Changing tastes

Drink - Victoria Moore on why bitter isn't always better

Not many people know that the great escapologist Harry Houdini nearly died when he was challenged to escape from a padlocked metal cask full of Tetley's ale in 1911. He was rescued by a colleague who, disturbed by the deathly silence behind the curtain, rushed to his aid and found him languishing in the beer only partly conscious. Could Harry have been trying to drink his way out? Yorkshiremen would surely feel that would have been the most sensible option.

For a pint of Tetley's is one of the joys of the north, up there with fish'n'chips with scraps (for my southern readers, literally scraps of batter) and long muddy walks over rainswept moors. You can find Tetley's in pubs across the country, of course, but any man with Yorkshire in his blood will tell you it doesn't taste the same. A pint of bitter pulled in Yorkshire, they gripe, is to a southern pint what a piping hot dish of creamy porridge is to a watery bowl of workhouse gruel. Tetley's will not travel more than ten miles from its Leeds brewery, so the complaint goes. Why this should be remains one of the great mysteries of western civilisation.

In search of an answer, I telephone the Man from Tetley's, a Dr George Philliskirk, who at once (and with some pride) tells me he is a Yorkshireman "by birth and upbringing". But he disagrees with my thesis. "Some pubs in the south pull a good pint," he says, before proceeding to demolish the notion that Tetley's doesn't like the M1. "All cask Tetley's goes to Northampton before it is redistributed, even if it then goes back up to Leeds," he explains to my astonishment, "so it's all down to the individual landlord."

Dr Philliskirk suggests two factors that could affect the taste of the ale. The first is that magic little gadget commonly known as the sparkler - a perforated disk that aerates the beer to crown it with a creamy head. Dr Philliskirk doesn't call it a sparkler, though. He prefers the term "red angram pip", actually a particular kind of sparkler. So if you want a properly pulled pint of Tetley's, look for a red ring on the spout of the hand pump. In the south, where legend has it that they prefer flatter beer, Dr Philliskirk says that they sometimes take this off. And the second point is that cask Tetley's should be drunk within three days of opening. If it isn't, it develops acetaldehyde and a tell-tale whiff of green apples. In Leeds it is unthinkable that a cask of Tetley's might not be polished off in three days.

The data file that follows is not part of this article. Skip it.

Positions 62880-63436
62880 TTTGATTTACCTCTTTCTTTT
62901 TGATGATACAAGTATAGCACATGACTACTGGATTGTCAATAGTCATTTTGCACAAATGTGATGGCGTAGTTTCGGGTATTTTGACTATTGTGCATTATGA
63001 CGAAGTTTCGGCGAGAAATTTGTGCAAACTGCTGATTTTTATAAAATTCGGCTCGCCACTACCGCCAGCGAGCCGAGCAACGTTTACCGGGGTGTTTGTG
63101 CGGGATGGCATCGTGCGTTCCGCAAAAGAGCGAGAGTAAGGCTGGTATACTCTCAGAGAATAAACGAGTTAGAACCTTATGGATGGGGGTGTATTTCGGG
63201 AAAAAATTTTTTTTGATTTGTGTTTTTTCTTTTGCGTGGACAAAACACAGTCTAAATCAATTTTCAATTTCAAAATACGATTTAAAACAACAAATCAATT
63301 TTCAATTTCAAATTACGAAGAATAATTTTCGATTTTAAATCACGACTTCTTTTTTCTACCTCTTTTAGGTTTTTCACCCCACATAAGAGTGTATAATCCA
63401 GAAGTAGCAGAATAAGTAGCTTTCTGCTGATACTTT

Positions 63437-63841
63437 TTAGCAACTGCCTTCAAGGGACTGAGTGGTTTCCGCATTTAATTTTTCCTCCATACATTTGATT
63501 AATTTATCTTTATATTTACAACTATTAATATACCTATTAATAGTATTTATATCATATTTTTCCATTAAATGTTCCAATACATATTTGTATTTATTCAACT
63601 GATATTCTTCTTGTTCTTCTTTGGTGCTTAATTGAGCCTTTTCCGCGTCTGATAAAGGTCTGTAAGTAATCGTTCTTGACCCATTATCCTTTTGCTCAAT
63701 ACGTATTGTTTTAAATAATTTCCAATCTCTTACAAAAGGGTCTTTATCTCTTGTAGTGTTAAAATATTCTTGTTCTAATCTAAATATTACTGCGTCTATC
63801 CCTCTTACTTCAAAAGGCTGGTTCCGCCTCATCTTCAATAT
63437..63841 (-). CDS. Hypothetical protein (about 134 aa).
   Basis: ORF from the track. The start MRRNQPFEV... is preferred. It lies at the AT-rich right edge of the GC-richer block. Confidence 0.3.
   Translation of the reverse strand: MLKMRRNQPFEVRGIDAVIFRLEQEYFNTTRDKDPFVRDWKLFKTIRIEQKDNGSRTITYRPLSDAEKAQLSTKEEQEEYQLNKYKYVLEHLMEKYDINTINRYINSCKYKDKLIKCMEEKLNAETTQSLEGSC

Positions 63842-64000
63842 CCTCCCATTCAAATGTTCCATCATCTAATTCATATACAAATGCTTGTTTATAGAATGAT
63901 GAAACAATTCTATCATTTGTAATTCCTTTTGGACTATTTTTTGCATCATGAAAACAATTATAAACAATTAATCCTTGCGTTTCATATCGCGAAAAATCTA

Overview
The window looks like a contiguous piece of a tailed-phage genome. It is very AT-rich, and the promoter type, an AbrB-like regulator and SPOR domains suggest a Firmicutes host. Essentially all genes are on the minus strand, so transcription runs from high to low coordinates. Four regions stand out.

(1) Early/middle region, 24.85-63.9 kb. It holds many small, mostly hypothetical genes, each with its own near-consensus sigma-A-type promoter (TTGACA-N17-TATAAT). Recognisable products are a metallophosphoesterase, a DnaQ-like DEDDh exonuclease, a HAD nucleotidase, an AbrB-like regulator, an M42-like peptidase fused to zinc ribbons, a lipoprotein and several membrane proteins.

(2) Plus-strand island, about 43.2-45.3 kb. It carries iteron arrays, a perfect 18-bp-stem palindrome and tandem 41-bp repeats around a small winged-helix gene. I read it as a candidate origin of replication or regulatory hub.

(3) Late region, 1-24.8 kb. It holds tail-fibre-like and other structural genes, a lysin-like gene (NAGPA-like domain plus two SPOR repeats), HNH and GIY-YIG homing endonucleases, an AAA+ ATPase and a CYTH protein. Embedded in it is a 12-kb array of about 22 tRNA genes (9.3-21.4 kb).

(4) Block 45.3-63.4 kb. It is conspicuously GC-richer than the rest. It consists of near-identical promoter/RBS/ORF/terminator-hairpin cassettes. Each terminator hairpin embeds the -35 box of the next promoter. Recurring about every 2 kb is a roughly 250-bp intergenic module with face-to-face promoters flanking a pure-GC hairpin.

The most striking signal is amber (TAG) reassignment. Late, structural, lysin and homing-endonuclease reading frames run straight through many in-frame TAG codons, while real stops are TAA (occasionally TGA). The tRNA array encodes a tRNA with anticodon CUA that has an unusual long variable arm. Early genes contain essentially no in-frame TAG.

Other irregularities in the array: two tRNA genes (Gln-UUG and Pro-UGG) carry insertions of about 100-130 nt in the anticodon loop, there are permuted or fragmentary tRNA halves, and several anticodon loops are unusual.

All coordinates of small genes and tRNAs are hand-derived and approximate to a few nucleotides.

It sounds so easy. I head into the hinterlands of south-east London in search of a good pint of Yorkshire bitter. It is a dark and menacing day, the butt end of autumn. "Two pints of bitter, please," I say to the first barman in the first grimy pub we slink into. "And, er, could you put the red angram pip back on the pump before you pull it, please?" "The what, darlin'?" comes the surly reply. "The sparkler, I think it might be called, perhaps," I say, doing my best to smile sweetly. The barman claims it's got one on already, even unscrews something to prove his point. But the bitter isn't creamy when it's pulled.

At the pub round the corner I fare no better. "Oh yes, it's got one of those sparkler things on," says the landlady. And once again the beer isn't creamy. So I go back west, to the pub favoured by my latest love ("The best pint of Tetley's in London, but not as good as in Yorkshire"). It's a nice pint, creamier than the others, but the landlord tells me they certainly don't use a sparkler, they've no need: he keeps his pipes clean and his beer is well-stored. And I'm no closer to solving the mystery than Houdini was to escaping from his padlocked cask. Landlords, answers on a postcard please.

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